Education Marketing and Advancement

Objectivity, transparency, and a collaborative spirit

Marketing Therapy

with Mike Connor

Part 1: A Grand Slam for School Marketers: Forge the Bond Among Brand, Customer Experience, and Collaboration

The biggest opportunity I see for school marketers as we move through 2019 is to recognize and nurture the alliance of brand, customer experience, and collaboration. Each is important in its own right.  Taken together, they are powerful. When the bases are loaded with these three, it makes a marketing grand slam possible!

To hear some marketing gurus tell it, however, the latest trend in marketing is to pivot from promoting your school’s brand toward being engaged in deploying exceptional, memorable customer experiences.  We’re hearing a lot about the customer “journey” these days. Having “experiences” is the latest catchphrase, especially for Millennials.

I don’t know why the trend is to separate “brand” and “experience.” (More on collaboration in a moment, and also in Part 2). This is not an “either/or” a “zero-sum game.” Brand and experience are dependent on each other.  How your customers experience your school defines your school’s brand in their eyes.

In fact, I would say your brand exists only behind the eyes of your customers. What’s more:

  • In the minds of the people you are trying to reach, influence, and move to action, one aspect of brand is what you stand for, and how joining your educational cause and becoming a member of your tribe would benefit them. Schools need to be seen as a cause, not just an institution.
  • Brand can be an ephemeral promise and expectation of what they buy or invest in.
  • Your brand is how your customers position you in relation to their other choices.
  • Your brand is how your customers personally experience your school before they even step on campus.  It’s how you make them feel when they visit your website, or discuss it with a current parent, a teacher, or an alum.  They are looking for clues, and much of the subtext is emotional rather than rational. Will my child be happy here?  Will I fit in with the other parents?
  • Essentially, your brand is what people say about you after you’ve left the room. You can’t control every conversation involving your brand. You can’t tell people what to think about you. They define you.

But there is a solution, best accomplished through a neutral third party who can listen to your customers confidentially.  An Image (Perceptual) Audit.  Why is it important?

We know that brand exists solely in the heads and hearts of your customers, not in yours.  So, before you pull the trigger on a new marketing campaign, or design a new website, or prepare a fusillade of podcasts, tweets, Instagram and Facebook posts, slow down, take a deep breath, and tell your own mind (and the minds of all the decision-makers in your school), “Be still.”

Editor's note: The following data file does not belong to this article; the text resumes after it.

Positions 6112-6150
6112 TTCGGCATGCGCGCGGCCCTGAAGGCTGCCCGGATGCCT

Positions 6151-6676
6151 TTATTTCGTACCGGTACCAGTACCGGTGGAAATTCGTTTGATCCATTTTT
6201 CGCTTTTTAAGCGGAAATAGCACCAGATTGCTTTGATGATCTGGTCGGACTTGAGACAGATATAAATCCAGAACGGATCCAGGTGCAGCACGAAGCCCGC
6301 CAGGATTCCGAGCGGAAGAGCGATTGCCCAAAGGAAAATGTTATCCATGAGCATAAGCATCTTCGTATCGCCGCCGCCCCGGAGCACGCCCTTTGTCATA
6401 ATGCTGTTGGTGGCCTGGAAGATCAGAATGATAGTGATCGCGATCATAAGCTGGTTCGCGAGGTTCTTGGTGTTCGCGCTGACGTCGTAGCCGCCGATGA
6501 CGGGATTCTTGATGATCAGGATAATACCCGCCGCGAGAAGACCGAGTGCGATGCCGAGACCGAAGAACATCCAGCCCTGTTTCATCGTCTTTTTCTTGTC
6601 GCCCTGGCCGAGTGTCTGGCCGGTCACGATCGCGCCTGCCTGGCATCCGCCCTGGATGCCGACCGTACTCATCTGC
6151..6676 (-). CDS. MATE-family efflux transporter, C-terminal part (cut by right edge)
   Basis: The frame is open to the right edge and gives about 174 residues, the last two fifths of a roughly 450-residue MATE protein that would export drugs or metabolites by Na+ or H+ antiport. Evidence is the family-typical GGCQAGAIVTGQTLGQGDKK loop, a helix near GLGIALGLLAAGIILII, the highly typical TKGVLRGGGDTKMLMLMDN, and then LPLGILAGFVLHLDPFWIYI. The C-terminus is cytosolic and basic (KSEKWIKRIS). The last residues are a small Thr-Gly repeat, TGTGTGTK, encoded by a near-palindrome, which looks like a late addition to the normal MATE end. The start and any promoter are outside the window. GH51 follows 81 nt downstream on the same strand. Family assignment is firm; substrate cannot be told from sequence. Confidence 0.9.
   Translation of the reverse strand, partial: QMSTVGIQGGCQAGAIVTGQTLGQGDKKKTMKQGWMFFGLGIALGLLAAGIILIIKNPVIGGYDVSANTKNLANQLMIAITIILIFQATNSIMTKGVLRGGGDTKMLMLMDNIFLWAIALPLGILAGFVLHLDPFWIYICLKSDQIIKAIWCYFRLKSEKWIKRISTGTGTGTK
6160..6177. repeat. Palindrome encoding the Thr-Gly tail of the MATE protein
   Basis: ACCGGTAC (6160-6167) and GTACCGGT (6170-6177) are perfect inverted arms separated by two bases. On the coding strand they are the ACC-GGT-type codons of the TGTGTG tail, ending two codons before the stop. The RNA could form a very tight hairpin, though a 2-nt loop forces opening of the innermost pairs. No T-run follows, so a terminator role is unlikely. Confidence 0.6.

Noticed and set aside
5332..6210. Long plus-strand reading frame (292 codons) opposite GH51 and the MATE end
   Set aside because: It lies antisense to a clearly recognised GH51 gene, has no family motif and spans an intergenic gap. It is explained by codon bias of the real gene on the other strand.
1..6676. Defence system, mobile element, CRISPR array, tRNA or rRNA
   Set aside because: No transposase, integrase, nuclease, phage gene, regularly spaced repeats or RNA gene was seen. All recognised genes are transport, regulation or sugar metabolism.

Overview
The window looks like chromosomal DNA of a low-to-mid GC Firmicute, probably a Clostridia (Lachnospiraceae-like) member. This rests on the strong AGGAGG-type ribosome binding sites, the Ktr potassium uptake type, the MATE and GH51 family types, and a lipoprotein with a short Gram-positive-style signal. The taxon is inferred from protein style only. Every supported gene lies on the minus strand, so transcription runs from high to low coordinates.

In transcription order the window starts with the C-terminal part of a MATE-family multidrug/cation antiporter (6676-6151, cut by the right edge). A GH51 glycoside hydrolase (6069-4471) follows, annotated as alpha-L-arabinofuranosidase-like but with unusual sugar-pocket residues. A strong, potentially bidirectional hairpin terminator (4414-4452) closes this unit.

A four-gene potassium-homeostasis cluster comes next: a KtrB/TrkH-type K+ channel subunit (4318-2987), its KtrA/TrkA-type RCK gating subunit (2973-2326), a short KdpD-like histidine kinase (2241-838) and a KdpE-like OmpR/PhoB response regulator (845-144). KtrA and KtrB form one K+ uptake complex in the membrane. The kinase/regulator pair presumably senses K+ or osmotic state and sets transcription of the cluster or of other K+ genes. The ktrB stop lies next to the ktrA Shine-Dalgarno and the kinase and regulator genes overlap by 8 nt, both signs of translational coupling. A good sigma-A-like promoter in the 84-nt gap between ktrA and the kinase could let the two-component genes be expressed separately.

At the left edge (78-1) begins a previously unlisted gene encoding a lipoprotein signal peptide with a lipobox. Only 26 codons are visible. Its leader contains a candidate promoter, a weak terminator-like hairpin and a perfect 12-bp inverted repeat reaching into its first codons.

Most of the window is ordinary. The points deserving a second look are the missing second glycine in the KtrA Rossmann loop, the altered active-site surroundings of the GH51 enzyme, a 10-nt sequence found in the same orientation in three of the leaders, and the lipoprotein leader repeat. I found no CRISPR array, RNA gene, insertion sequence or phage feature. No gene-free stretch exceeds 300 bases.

The first rule of marketing is not messaging. The first rule is to listen to those you seek to serve and, once sold that yours is the best solution, keep listening to reinforce and validate their decision! For those who aren't sold, listen even more carefully and objectively. Every good marketing strategy starts with respectful listening to meet an often-unspoken need. To listen effectively, a third-party, confidential Image (Perceptual) Audit is the best first step that will help your school prioritize the most important messages for particular constituencies.

Listen to what’s in-between the lines of their responses. Follow up, dig deeper. What motivations or experiences are your constituents trying to convey? What deeper psychological factors are responsible for decisions to persist or not persist along the journey to enroll, or to donate or not to donate to annual giving, capital campaigns, or endowment? What internally systemic levers at the school are influencing the school’s brand for your customers? You can’t sell someone on your school. They have to feel it. In order to make that happen, you need to get inside your target audience’s heads. You have to understand their motivation, even if they don’t.

In Part 2 tomorrow, we'll discuss the most important audiences for you to periodically monitor (there are more than you think!), and how school marketers can become the "connective tissue" for all internal audiences at your school.  

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